Olivia Dunne says 'tears filled my eyes' as LSU won NCAA women's gymnastics championship (2024)

Olivia "Livvy" Dunne can add another line to her growing resume as a social media star and college gymnast: national champion.

Dunne, 21, is part of the Louisiana State University women's gymnastics team that brought home its first NCAA title in thrilling fashion on April 20 at Dickies Arena in Forth Worth, Texas.

"You know what, it is still feeling just unreal," Dunne said on TODAY on April 22. "I'm still trying to get my voice back from cheering so loud. It was an unforgettable experience, and I'll probably be thinking about it for the rest of my life."

Olivia Dunne says 'tears filled my eyes' as LSU won NCAA women's gymnastics championship (1)

The Tigers edged second-place University of California, Berkeley after junior Aleah Finnegan scored a 9.95 as the team's final performer on the beam to bring home the victory. Dunne did not compete in the championships, but was there to root on her teammates.

"It was probably one of the best beam routines I've ever seen her do," Dunne said about Finnegan. "Tears filled my eyes, tears filled Tigers' fans eyes, tears filled her eyes — it was amazing."

Now that she's a national champ, Dunne has a decision to make: return to LSU for a fifth season of eligibility granted from the COVID-19 pandemic, or pursue other opportunities as a popular social media presence.

"It definitely makes me want to come back, but I haven't quite thought about it completely," Dunne said. "I've just been focused on the now and winning this national title, so I'll definitely start thinking about it."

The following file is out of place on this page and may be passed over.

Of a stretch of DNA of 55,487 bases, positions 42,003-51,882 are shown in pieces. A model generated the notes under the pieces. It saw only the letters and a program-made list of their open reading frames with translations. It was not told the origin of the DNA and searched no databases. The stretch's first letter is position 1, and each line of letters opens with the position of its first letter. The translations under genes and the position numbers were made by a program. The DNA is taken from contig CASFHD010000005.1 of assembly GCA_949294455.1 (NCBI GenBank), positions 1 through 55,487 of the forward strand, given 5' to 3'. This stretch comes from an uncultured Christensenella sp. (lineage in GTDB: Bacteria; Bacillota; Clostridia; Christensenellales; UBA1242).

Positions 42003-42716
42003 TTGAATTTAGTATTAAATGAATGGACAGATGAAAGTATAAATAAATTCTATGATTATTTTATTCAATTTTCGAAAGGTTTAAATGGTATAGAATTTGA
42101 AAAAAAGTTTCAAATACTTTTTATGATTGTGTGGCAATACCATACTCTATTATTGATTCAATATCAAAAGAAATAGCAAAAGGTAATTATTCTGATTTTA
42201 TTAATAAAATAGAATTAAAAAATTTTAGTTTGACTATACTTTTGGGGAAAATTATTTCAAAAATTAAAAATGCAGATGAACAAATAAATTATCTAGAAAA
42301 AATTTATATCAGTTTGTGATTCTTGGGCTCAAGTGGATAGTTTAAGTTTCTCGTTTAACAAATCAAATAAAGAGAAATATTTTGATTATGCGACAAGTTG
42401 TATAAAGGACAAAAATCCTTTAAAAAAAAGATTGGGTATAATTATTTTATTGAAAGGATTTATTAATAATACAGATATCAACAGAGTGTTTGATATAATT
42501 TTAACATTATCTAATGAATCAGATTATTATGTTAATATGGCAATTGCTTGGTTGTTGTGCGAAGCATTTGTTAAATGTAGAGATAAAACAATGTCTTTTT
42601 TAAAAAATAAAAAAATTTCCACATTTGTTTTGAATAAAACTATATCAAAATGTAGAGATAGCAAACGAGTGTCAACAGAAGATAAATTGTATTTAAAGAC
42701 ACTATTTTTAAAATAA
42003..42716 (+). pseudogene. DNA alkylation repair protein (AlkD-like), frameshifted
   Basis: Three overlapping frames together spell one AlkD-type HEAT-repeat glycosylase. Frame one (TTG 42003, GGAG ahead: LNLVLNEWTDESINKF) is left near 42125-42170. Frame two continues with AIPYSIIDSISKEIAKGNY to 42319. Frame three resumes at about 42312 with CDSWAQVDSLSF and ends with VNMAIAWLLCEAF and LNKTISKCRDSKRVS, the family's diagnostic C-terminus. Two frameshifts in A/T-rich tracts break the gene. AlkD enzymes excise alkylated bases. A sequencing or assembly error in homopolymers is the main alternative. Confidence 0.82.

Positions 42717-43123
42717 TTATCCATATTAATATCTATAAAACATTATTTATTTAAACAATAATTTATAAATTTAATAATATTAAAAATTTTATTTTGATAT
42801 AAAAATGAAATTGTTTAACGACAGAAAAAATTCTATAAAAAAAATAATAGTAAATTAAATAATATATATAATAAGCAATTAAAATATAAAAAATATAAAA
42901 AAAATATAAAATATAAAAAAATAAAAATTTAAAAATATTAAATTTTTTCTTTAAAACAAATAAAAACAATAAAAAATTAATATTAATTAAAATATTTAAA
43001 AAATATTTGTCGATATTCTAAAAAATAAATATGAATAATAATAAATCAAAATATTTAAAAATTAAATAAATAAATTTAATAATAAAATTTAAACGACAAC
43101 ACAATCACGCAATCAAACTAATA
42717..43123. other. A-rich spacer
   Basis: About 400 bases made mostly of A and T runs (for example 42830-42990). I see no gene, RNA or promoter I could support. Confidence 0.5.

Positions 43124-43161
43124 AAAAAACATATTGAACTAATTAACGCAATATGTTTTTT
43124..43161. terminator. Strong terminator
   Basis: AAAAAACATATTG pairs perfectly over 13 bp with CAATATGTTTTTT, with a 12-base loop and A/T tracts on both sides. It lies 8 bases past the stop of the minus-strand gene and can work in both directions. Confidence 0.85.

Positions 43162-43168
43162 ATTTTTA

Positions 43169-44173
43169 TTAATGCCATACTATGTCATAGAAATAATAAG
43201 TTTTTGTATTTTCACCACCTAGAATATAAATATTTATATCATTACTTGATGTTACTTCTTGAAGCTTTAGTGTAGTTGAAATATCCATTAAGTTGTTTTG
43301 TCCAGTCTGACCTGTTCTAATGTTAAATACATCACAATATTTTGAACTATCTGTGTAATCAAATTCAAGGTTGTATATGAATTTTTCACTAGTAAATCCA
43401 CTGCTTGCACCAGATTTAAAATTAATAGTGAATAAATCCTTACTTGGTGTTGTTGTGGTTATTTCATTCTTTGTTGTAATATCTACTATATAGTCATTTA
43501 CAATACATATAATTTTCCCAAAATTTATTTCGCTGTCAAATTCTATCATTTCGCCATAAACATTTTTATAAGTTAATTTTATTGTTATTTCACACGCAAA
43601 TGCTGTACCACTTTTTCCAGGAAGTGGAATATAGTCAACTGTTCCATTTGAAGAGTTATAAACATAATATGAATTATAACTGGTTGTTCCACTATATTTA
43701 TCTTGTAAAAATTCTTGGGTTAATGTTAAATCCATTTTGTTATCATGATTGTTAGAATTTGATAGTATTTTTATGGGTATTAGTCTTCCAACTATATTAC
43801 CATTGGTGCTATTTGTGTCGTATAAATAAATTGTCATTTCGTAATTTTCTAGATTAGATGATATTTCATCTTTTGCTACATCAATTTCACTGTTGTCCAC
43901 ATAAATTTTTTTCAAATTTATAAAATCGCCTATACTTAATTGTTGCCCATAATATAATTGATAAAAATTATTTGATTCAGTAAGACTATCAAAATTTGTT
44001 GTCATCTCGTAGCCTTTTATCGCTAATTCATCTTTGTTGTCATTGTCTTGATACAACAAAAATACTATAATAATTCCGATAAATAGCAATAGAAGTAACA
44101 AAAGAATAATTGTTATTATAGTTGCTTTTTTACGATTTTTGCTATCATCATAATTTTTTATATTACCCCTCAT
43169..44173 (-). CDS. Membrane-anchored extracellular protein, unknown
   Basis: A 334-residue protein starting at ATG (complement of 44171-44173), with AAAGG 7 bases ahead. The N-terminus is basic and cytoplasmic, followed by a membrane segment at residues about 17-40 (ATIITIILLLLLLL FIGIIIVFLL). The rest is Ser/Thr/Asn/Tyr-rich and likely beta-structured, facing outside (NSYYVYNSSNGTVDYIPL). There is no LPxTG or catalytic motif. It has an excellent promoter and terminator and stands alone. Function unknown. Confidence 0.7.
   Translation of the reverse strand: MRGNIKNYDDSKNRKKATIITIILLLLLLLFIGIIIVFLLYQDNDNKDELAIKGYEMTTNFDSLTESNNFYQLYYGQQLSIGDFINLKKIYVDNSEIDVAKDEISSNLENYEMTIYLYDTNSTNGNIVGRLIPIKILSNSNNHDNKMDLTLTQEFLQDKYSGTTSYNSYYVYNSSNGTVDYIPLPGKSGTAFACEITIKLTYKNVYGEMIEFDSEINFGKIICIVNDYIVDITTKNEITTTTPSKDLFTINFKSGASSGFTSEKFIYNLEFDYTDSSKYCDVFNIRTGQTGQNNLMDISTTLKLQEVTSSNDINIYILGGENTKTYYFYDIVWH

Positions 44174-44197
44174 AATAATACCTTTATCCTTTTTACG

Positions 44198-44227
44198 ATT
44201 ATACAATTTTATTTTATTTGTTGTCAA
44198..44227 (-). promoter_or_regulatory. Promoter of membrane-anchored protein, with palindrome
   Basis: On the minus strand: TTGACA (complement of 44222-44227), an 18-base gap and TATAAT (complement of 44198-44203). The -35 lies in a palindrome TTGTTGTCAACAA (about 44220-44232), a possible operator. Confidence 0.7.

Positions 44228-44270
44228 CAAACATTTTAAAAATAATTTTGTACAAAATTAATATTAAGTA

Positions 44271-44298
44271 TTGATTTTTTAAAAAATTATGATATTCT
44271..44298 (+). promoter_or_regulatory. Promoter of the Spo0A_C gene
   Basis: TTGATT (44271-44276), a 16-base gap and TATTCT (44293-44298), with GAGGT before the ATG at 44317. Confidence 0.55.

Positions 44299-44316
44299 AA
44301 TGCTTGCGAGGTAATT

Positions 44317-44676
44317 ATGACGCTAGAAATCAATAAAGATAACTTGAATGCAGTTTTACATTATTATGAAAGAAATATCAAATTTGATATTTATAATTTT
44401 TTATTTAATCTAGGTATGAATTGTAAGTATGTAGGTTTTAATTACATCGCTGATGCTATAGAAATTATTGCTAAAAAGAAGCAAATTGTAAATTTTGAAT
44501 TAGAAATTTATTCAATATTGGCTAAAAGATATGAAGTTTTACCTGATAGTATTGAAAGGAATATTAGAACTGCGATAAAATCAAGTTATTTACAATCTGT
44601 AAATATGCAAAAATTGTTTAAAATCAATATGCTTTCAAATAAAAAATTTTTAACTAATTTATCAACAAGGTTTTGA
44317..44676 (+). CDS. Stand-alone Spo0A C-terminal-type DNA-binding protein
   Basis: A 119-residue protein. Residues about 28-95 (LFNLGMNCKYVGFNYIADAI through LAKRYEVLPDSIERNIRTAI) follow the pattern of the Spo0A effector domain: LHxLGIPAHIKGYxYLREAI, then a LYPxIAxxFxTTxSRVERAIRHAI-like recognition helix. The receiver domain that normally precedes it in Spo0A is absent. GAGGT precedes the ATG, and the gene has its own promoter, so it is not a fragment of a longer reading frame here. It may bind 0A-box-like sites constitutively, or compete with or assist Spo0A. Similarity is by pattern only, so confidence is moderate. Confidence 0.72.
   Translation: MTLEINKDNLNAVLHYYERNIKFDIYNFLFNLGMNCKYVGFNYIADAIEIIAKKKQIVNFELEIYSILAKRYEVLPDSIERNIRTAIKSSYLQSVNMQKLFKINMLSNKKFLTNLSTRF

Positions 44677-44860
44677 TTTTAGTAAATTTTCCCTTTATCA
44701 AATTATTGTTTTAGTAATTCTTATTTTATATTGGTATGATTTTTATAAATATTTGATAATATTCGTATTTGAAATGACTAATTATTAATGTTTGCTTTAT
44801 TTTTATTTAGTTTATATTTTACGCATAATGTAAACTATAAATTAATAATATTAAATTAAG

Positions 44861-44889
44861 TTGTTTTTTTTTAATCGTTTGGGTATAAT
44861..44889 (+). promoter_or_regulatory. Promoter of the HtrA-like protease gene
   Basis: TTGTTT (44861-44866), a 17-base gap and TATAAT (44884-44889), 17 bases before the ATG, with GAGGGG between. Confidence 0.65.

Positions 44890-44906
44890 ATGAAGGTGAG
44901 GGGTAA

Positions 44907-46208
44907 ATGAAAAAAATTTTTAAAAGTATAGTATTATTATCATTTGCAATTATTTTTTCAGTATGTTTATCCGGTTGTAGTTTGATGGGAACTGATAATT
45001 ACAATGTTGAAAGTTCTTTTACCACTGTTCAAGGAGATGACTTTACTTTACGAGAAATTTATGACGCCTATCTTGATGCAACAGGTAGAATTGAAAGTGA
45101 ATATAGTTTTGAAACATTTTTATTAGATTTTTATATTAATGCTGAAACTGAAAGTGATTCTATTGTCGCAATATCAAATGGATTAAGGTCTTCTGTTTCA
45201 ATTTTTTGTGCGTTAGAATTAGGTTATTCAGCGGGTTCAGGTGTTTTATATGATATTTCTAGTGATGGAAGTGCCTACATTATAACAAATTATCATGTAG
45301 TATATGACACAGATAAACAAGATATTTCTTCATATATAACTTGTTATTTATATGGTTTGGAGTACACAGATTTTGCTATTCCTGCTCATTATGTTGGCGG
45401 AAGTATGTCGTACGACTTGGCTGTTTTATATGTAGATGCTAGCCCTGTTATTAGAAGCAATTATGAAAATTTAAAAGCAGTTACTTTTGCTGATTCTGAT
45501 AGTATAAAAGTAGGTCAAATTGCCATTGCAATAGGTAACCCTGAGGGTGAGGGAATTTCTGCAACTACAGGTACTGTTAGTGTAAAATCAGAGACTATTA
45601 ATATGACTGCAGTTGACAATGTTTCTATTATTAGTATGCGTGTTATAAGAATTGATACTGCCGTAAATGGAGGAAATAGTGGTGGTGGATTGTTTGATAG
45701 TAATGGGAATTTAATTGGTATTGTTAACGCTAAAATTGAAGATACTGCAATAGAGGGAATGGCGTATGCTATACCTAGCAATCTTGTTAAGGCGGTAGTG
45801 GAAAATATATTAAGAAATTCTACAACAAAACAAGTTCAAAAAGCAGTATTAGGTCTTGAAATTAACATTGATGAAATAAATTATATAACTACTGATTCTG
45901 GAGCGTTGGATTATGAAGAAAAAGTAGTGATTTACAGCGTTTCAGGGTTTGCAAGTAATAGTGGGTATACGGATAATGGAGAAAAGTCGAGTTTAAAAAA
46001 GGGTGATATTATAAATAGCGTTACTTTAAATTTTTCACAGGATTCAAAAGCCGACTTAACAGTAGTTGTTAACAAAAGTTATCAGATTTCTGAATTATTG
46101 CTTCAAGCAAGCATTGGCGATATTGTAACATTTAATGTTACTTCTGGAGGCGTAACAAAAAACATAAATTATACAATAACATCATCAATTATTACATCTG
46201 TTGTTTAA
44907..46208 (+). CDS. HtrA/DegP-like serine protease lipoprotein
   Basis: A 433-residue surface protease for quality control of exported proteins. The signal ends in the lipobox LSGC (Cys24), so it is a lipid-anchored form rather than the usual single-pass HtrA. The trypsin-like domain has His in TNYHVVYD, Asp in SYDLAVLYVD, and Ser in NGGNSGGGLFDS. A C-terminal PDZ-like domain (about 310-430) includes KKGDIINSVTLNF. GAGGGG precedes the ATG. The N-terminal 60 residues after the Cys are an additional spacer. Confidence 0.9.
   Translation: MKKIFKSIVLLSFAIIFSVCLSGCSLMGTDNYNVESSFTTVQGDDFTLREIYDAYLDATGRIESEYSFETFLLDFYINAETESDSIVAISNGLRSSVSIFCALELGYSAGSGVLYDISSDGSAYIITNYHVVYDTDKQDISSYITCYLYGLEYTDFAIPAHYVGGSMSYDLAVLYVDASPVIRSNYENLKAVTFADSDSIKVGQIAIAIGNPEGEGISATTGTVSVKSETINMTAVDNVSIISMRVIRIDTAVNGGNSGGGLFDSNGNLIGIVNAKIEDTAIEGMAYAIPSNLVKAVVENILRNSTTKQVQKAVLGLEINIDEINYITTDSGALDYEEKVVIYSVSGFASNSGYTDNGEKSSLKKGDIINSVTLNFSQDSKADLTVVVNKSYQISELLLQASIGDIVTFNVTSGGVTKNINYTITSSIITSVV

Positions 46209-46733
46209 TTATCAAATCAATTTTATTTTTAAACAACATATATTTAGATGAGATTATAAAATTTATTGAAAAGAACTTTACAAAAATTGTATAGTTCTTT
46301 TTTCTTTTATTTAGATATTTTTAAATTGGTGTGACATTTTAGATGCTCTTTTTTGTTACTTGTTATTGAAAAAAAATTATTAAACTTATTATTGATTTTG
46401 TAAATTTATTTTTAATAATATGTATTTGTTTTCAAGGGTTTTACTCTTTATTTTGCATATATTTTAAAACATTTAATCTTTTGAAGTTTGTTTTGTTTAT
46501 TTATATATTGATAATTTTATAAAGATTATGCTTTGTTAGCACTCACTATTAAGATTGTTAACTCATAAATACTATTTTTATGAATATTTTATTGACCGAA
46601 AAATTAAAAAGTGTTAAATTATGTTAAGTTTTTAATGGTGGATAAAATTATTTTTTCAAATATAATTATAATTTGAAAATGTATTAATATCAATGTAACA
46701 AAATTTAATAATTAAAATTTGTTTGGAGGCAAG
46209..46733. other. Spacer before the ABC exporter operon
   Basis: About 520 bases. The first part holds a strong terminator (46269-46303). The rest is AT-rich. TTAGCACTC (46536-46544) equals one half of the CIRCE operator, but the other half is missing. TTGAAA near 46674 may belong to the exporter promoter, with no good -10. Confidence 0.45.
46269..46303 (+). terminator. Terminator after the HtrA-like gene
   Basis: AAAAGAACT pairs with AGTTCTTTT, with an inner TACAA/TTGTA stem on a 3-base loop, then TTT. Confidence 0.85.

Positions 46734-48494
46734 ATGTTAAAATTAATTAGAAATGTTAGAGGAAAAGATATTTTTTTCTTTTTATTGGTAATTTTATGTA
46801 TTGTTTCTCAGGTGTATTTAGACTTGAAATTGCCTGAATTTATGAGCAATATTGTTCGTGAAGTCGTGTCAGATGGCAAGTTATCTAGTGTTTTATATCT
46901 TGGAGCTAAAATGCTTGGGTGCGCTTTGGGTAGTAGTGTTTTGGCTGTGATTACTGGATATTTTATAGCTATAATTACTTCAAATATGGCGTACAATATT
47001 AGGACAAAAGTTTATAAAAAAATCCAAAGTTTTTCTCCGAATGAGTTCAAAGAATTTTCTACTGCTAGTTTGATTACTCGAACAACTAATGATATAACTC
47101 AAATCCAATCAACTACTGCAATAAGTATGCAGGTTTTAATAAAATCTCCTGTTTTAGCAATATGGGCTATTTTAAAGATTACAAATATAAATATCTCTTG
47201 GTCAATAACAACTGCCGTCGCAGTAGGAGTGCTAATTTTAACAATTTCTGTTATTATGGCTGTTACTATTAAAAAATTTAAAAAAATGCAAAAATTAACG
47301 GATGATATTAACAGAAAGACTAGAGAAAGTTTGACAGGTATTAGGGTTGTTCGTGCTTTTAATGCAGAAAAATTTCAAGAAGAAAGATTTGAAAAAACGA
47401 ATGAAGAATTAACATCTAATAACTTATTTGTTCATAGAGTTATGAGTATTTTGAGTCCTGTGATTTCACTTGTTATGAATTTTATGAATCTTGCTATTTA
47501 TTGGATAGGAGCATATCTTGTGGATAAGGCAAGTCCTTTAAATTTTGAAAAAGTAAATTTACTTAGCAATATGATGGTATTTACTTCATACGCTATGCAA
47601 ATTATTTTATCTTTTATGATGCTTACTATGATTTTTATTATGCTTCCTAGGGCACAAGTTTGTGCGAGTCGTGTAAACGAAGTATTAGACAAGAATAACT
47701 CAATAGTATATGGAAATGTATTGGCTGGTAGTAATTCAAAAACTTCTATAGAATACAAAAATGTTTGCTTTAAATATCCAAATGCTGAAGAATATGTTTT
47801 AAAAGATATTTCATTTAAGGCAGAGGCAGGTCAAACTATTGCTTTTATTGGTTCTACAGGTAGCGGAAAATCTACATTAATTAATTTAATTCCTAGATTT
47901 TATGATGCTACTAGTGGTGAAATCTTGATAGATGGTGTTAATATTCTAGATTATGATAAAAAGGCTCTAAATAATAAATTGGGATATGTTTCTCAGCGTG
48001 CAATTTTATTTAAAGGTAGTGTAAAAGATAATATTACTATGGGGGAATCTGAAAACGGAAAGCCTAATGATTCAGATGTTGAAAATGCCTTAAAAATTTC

After starting the sport as a 3-year-old in gyms near her hometown of Hillsdale, N.J., she is now nationally recognized in the world of gymnastics, having competed in Italy at the 2017 Jesolo Trophy as part of the USA National Team. The USA junior team went on to win the gold All Around medal.

Olivia Dunne says 'tears filled my eyes' as LSU won NCAA women's gymnastics championship (2)

During her career with LSU, Dunne has garnered the Women’s Collegiate Gymnastics Association (WCGA) Scholastic All-American title, an honor given to outstanding U.S. athletes in a specific sport.

Her success, however, surpasses gymnastics bars: She has over 5 million followers on Instagram and 8 million on TikTok, a fanbase that only keeps growing. Dunne’s content includes dance videos, a glimpse of behind the scenes at competitions and lifestyle moments.

A potential hurdle to her growing brand could be a possible ban of TikTok, which is included in a bill up for a vote in the U.S. Senate after being approved by the House of Representatives.

The China-based owner of the platform would be forced to sell TikTok within nine months of the law going into effect or it would be banned from use in the U.S.

"If I'm being honest, I didn't quite know that TikTok was going to get banned," Dunne said. "I've just been training every day in the gym and just working on my gymnastics and doing what I love, and that's what I love to focus on. I haven't really thought about it too much."

The gymnast's online presence has started to converge with the off screen world, as fans gather at gymnastics meets hoping to see her.

Such was the case in Salt Lake City in January 2023. A TikTok video taken by Sam Peszek captured dozens of male fans gathered outside, chanting Dunne’s name and saying, "We want Livvy."

Dunne was not competing that day due to an injury, per ESPN.